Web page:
Another "close" example is the Sept. 10 closing value of the September S&P 500 futures contracts. You guessed right; it was 911. And yet another lottery coincidence occurred on Nov. 12 of last year, when 587 was drawn on the same day that Flight 587 crashed into Queens.
The bottom line is that this is too easy to do. There are an indeterminate number of ways for such events to come about even though the probability of any particular one of them is tiny. Furthermore, after such an event occurs, people glom onto its tiny probability and neglect to ask the more pertinent question: How likely is something vaguely like this to occur?
Keep this in mind when you read the following excerpt from the great science fiction author Arthur C. Clarke. In his 1973 novel, Rendezvous with Rama, Clarke wrote: "At 0940 GMT on the morning of September 11 in the exceptionally beautiful summer of the year 2077, most of the inhabitants of Europe saw a dazzling fireball.... Somewhere above Austria it began to disintegrate.... The cities of Padua and Verona were wiped from the face of the earth, and the last glories of Venice sank forever..."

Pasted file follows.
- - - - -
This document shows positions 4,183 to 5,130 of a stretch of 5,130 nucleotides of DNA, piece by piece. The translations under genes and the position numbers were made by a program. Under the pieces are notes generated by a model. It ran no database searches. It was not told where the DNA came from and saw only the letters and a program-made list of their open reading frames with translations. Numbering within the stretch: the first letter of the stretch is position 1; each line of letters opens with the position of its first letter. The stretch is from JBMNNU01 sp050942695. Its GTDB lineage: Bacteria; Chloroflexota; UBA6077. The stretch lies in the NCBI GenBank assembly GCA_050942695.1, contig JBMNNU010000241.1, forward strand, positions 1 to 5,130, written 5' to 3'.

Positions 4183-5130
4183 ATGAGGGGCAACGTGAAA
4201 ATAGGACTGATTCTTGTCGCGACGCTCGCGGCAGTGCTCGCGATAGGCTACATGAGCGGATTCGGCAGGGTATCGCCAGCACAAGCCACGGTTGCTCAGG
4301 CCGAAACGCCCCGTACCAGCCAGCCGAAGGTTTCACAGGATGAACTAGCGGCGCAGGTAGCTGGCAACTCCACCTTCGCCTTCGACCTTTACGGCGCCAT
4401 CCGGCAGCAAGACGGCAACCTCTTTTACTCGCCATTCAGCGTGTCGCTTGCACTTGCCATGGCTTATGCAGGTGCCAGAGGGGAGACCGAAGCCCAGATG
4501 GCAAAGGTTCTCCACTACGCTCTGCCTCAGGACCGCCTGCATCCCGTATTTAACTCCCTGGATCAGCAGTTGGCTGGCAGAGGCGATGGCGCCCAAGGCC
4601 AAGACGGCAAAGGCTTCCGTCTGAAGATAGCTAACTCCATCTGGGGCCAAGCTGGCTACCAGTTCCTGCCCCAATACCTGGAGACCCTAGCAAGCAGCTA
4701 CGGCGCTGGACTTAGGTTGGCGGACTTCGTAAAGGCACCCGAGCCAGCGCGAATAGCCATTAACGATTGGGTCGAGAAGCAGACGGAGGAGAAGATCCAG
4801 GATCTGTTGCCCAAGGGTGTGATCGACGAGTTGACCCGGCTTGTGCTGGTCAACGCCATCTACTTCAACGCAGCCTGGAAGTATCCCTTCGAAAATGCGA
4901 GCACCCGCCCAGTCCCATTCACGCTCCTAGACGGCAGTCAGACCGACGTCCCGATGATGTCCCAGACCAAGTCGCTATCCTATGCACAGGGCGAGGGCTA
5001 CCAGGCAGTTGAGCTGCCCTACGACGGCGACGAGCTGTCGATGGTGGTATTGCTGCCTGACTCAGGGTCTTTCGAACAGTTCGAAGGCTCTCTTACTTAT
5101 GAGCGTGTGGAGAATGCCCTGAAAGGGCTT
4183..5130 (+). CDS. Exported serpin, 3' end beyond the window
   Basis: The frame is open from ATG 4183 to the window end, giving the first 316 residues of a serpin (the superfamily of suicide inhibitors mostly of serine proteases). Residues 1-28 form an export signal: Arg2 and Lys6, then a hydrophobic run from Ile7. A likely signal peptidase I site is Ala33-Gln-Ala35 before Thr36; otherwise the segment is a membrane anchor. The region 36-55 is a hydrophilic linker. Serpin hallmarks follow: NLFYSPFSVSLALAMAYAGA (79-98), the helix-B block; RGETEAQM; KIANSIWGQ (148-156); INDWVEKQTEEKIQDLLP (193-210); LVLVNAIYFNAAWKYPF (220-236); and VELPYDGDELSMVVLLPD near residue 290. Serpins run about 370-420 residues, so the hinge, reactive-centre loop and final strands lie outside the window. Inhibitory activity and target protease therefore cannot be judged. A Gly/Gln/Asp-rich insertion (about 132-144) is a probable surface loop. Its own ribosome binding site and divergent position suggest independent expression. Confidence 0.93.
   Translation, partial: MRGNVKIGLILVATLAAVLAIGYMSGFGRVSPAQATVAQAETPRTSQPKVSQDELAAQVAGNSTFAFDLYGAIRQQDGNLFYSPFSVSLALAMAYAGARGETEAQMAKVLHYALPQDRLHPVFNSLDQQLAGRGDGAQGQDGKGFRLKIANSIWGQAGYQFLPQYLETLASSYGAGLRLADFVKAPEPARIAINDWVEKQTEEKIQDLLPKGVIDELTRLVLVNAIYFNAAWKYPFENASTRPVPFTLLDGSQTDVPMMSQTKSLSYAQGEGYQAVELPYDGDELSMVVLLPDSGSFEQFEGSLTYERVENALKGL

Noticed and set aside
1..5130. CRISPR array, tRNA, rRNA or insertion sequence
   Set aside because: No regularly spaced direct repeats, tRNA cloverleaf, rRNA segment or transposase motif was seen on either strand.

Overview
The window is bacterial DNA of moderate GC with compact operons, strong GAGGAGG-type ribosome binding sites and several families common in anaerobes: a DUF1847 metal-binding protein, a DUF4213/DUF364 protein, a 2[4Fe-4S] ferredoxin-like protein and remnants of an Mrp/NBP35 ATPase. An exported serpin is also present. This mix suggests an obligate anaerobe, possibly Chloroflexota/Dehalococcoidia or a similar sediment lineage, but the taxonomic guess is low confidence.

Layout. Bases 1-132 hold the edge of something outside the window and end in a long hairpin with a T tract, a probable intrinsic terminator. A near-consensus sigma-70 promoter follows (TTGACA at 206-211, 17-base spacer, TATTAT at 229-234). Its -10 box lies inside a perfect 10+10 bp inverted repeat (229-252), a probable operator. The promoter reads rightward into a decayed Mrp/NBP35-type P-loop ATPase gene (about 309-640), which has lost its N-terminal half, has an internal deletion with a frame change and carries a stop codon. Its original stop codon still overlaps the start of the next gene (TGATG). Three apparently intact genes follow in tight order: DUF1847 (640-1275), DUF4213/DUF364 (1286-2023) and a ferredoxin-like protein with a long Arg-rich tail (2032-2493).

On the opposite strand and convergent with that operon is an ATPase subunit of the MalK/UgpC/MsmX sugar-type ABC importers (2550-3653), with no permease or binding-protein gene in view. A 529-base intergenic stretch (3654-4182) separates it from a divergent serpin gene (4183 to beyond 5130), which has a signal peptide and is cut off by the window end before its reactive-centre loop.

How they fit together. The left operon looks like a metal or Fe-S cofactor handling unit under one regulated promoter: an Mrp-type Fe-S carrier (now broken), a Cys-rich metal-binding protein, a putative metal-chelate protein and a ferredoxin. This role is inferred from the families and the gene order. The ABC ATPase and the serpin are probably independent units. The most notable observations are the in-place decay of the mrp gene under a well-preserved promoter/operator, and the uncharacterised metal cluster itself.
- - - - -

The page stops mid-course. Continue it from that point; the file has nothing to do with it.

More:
Who would have thought that Arthur C. Clarke was the brains behind Osama bin Laden?
Professor of mathematics at Temple University and adjunct professor of journalism at Columbia University, John Allen Paulos is the author of several best-selling books, including Innumeracy and A Mathematician Reads the Newspaper. His Who’s Counting? column on ABCNEWS.com appears the first weekend of every month.